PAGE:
I remember quite well the time when a show horse over the age of 8 or 10 was considered “old”. Those days are long gone as the experience and levelheadedness of older horses has become appreciated. Nevertheless, there are some special considerations with exercising an older horse.
It’s a win-win when an older horse can get basic conditioning taking care of a novice rider. [Photo NickaJack Farm]
What constitutes “old” can be highly variable. One of my favorite mounts, a grade palomino named “Snoopy”, was being used to pony pretty fractious racehorses at the trot and canter across open farm fields when he was 35. For most horses though, when they hit their late teens to early 20s there are age related changes that need to be taken into consideration.
The best way to keep a horse going well into their teens and twenties with no special conditioning considerations is to keep them moving all year. Layoffs longer than 4 weeks are associated with measurable changes in muscle mass and fiber type, muscle biochemistry, exercise capacity, etc.. Regular formal exercise, even at a reduced intensity, will largely prevent this.
Whether barefoot or shod, start with a meticulously maintained physiologically sound trim. A properly functioning hoof is a major shock absorber while one that is not in correct form creates abnormal stresses on the joints and tendons/ligaments.
One age-related concern is sarcopenia, loss of muscle mass. This is largely preventable and even reversible with exercise but there is also a nutritional component. In both humans and horses, exercise effects are magnified by supplementation with either high grade protein (whey) or specific amino acids (lysine, threonine) even if the diet is not obviously protein deficient. This is cheap insurance, especially if you go the essential amino acid route with 10 to 20 g of L-lysine and 2.5 to 5 g of L-threonine supplemented.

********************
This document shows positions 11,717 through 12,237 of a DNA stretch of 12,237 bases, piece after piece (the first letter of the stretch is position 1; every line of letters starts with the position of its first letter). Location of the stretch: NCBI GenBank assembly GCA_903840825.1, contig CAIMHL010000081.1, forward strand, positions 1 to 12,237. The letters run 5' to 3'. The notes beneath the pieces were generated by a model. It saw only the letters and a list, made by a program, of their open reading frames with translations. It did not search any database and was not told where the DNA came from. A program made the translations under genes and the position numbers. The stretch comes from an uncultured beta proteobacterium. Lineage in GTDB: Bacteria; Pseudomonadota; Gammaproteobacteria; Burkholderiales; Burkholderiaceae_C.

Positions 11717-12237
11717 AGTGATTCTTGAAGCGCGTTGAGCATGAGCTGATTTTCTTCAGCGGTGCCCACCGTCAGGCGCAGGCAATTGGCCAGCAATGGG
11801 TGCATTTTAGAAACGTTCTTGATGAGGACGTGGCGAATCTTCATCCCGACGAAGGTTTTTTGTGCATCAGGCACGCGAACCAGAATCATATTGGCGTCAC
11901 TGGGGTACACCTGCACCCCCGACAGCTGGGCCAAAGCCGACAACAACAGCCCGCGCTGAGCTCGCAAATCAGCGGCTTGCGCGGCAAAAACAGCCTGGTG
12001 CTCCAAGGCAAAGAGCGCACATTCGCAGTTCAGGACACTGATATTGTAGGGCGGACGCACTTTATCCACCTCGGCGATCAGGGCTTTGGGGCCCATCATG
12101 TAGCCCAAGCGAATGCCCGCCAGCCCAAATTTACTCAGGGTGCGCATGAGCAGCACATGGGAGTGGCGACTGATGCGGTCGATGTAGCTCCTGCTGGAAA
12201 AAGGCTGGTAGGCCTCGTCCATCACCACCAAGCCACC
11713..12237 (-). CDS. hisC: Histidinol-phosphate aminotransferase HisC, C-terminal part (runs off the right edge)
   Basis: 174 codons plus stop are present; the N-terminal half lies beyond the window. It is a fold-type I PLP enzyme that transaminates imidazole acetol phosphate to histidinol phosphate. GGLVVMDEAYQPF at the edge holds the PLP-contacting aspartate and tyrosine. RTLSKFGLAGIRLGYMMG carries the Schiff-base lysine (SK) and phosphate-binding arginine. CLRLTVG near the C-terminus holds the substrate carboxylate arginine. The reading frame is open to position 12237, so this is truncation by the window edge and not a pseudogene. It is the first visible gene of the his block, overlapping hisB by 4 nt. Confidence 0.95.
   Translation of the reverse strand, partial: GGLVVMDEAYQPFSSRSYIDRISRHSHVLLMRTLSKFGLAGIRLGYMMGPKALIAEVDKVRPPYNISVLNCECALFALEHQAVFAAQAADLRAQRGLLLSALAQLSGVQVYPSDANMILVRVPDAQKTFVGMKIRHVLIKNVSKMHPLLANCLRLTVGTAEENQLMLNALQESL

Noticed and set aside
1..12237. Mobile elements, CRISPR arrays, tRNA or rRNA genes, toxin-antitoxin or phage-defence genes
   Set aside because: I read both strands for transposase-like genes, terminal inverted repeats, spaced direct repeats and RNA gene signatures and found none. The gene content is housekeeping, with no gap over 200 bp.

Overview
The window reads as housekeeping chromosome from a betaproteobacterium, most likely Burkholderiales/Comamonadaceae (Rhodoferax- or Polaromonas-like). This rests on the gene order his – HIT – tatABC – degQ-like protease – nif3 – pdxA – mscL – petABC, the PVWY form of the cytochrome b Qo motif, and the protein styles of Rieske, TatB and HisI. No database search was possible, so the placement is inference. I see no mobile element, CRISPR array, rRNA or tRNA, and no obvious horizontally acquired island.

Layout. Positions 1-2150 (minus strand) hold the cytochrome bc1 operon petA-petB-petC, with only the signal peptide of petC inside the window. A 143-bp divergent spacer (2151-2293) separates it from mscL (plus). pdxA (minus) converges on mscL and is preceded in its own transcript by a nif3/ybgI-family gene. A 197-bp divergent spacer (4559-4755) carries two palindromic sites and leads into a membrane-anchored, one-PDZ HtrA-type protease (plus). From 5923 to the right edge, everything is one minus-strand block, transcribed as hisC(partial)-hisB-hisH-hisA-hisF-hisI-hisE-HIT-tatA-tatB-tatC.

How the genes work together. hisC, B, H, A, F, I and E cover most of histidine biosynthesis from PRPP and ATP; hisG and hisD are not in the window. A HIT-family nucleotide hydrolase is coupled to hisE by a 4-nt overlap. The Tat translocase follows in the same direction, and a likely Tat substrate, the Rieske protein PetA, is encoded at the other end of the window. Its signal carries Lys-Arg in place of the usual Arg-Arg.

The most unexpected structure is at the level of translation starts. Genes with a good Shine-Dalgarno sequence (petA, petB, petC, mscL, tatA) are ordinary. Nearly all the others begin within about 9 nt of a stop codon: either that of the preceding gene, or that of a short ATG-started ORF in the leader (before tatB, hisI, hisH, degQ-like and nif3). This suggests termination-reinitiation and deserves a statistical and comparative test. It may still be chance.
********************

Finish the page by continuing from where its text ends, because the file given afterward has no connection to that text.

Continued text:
As the horse ages, tendons and ligaments become less flexible and repair capacity diminishes, to the point that it is “normal” for aged horses to have core lesions in their flexor tendons. Older horses with Cushing’s disease are at particular risk because this weakens tendons and ligaments. Avoid extreme up or down inclines, speed work over rough ground, slides, etc.. Conditioning cannot reverse these changes but a fit horse with good muscle tone and flexible joints is far less likely to have an injury.
Speaking of joints, few horses that have led active lives reach their later years with no issues. Things like ringbone and hock changes are extremely common. These may interfere with activity at times but the best management for joint issues is to keep the horse moving. Exercise stimulates the production of growth factors and antioxidant defenses which help protect the joint cartilage.
If you find yourself faced with the task of conditioning an older horse after a long layoff, let take it slow be your mantra. Never push the horse to the point of heavy sweating and heavy breathing. Avoid very rough ground and extreme inclines. Long walks are a great place to start. Introduce trotting in 5 to 15 minute increments and no cantering until that is well tolerated. As with any horse, routinely check the legs for heat or swelling and palpate muscles. Remember a negative change in attitude is often caused by pain.
Riding an older horse is one of life’s greatest pleasures. With a little extra care and attention to detail, an older horse can continue to serve for a very long time.
Eleanor Kellon, VMD